There are a bunch of fascinating prospects in this class, and Barnes is one of them. He plays with fantastic feel on both ends and projects to be a high-end, versatile defender. He’s also an excellent ball mover for his size, but he can’t shoot. Like, at all. The last part wouldn’t be great in New Orleans, but everything else would be.

11. New York Knicks – James Bouknight (G, UConn)

This could be near Bouknight’s floor after the way scouts and observers have been discussing him. He had a multi-week injury absence that coincided with UConn’s team-wide downturn, but Bouknight has been awesome since returning. He’s certainly more of a scorer than anything else right now, but there is polish and athleticism to go along with his skill package.

12. Charlotte Hornets – Corey Kispert (G/F, Gonzaga)

There is buzz that Kispert could be taken before this, and I understand it. He’s been incredible this season and, beyond the top-five, it’s not totally unreasonable. He is quite old at 22, though, and he more or less is what he is as a player. Kispert can shoot the heck out of the ball and he’s big enough and athletic enough to hold up on defense. It is not hard to see someone falling in love and taking him before this.

13. Memphis Grizzlies – Ziaire Williams (G/F, Stanford)

Williams was pretty bad this season in the Pac-12, and that has to be acknowledged. It was a weird campaign, though, and his pre-college sample should be a big factor. At this point in the late lottery, it is worth the risk for a 6’8 wing with a lofty ceiling, and the Grizzlies seem like a team that would be willing to fire away on his traits.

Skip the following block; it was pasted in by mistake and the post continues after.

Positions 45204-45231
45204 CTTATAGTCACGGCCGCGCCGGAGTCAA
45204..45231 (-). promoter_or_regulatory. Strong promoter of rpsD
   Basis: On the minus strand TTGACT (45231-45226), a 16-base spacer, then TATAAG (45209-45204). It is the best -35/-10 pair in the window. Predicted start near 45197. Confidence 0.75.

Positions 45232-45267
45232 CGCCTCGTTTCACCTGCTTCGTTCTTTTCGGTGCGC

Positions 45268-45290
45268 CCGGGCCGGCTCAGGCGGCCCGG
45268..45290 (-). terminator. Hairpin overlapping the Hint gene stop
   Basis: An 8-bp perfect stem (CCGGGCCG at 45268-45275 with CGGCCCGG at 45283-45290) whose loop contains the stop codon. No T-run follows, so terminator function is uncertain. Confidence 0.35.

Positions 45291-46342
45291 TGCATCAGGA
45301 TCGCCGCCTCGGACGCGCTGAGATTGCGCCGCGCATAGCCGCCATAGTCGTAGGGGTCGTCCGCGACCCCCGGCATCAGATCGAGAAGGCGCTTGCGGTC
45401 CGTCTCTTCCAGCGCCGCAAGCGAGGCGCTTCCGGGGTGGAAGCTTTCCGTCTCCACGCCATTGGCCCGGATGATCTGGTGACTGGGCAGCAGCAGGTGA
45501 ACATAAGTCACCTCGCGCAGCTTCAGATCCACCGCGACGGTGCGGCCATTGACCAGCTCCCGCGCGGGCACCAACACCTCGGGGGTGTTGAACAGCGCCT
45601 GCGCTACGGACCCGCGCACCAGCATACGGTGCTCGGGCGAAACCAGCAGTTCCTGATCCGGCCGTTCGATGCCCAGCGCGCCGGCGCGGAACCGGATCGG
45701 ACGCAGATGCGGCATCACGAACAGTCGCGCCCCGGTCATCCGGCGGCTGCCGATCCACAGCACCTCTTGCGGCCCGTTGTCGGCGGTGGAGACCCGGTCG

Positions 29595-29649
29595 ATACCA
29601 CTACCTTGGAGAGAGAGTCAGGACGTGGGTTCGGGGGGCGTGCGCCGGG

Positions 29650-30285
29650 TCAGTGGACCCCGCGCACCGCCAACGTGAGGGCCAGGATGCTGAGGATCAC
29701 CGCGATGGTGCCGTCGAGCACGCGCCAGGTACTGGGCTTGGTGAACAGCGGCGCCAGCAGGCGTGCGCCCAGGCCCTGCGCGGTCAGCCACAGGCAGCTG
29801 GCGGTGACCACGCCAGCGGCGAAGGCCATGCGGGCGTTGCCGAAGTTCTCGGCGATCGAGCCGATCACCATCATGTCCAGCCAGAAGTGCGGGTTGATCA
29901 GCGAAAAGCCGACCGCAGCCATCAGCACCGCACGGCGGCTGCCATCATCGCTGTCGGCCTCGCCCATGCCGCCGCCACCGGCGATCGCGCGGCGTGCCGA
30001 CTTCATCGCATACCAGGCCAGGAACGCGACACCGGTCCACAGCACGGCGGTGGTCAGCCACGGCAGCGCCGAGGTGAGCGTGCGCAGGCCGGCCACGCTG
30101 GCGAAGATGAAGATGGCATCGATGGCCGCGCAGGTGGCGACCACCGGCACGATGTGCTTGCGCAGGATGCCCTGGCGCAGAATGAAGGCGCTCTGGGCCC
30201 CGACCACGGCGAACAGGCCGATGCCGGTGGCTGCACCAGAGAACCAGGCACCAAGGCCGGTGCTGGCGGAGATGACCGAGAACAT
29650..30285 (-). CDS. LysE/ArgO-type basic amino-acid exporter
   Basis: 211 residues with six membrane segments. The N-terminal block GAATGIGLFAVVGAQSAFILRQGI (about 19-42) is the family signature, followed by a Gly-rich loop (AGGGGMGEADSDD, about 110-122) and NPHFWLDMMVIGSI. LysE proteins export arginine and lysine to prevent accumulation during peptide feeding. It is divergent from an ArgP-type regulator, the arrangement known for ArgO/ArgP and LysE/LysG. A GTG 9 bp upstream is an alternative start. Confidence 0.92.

14. San Antonio Spurs – Kai Jones (C/F, Texas)

There is a split on Jones’ evaluation that tracks with many players in this class. He is incredibly toolsy and, when it looks good, it looks very, very good. In contrast, Jones is a two-year college player that looks very raw a lot of the time, and if you catch him on the wrong night, the word overmatched may come to mind. The Spurs would be a good developmental spot for him, and San Antonio could look to bolster its frontcourt with this pick.

15. Indiana Pacers – Franz Wagner (F, Michigan)

Wagner’s defense turned a lot of heads this season, and he has the opportunity to keep raising his profile in March on a good Michigan team. As a legitimate 6’9 forward that can check a lot of boxes, he would fit almost anywhere. Obviously, the Pacers could use a two-way forward with some tangible upside, a good jumper, and few warts.

16. Atlanta Hawks – Jaden Springer (G, Tennessee)

It was an up and down season for Springer at Tennessee, and that makes more sense when you realize he won’t turn 19 until September. Springer and Keon Johnson also came into a veteran team with weird expectations for what they should contribute. Admittedly, Springer is a divisive prospect, but his supporters would tell you he is a top-10 consideration. The Hawks are potentially in the market for another perimeter option, and Springer brings lottery upside at a reasonable price.